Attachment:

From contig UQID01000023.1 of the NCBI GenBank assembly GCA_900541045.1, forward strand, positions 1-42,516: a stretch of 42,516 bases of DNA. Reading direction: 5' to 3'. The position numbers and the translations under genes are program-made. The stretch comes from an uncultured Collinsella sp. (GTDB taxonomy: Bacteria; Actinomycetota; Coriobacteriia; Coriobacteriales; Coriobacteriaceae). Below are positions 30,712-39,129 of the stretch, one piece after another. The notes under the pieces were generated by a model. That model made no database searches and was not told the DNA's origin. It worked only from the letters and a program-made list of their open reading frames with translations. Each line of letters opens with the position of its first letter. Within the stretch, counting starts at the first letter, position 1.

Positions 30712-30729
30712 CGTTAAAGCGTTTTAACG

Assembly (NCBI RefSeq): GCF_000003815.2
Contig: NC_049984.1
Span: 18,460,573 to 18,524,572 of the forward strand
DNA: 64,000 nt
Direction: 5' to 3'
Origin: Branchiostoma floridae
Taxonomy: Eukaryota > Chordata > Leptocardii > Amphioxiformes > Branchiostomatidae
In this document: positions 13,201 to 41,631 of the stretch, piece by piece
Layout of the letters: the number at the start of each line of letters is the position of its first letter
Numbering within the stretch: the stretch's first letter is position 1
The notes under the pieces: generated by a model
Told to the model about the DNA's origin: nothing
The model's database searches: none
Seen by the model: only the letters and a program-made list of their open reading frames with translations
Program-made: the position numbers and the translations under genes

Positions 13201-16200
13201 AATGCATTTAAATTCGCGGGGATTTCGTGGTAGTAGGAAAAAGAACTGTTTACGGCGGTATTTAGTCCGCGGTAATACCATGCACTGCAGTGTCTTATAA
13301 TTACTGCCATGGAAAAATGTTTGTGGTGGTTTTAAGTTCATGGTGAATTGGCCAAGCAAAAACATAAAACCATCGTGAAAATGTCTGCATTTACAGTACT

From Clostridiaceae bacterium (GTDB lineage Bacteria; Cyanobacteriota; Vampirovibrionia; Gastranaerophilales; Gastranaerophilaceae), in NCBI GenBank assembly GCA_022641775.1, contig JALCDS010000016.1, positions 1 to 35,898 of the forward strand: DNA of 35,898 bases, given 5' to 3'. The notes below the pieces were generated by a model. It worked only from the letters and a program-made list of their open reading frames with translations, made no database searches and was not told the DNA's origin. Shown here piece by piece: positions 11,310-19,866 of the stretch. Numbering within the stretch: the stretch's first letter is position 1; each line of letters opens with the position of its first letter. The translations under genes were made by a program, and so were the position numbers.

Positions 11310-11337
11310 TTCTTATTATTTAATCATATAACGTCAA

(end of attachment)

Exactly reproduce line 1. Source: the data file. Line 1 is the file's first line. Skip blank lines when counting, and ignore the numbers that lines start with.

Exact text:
From contig UQID01000023.1 of the NCBI GenBank assembly GCA_900541045.1, forward strand, positions 1-42,516: a stretch of 42,516 bases of DNA. Reading direction: 5' to 3'. The position numbers and the translations under genes are program-made. The stretch comes from an uncultured Collinsella sp. (GTDB taxonomy: Bacteria; Actinomycetota; Coriobacteriia; Coriobacteriales; Coriobacteriaceae). Below are positions 30,712-39,129 of the stretch, one piece after another. The notes under the pieces were generated by a model. That model made no database searches and was not told the DNA's origin. It worked only from the letters and a program-made list of their open reading frames with translations. Each line of letters opens with the position of its first letter. Within the stretch, counting starts at the first letter, position 1.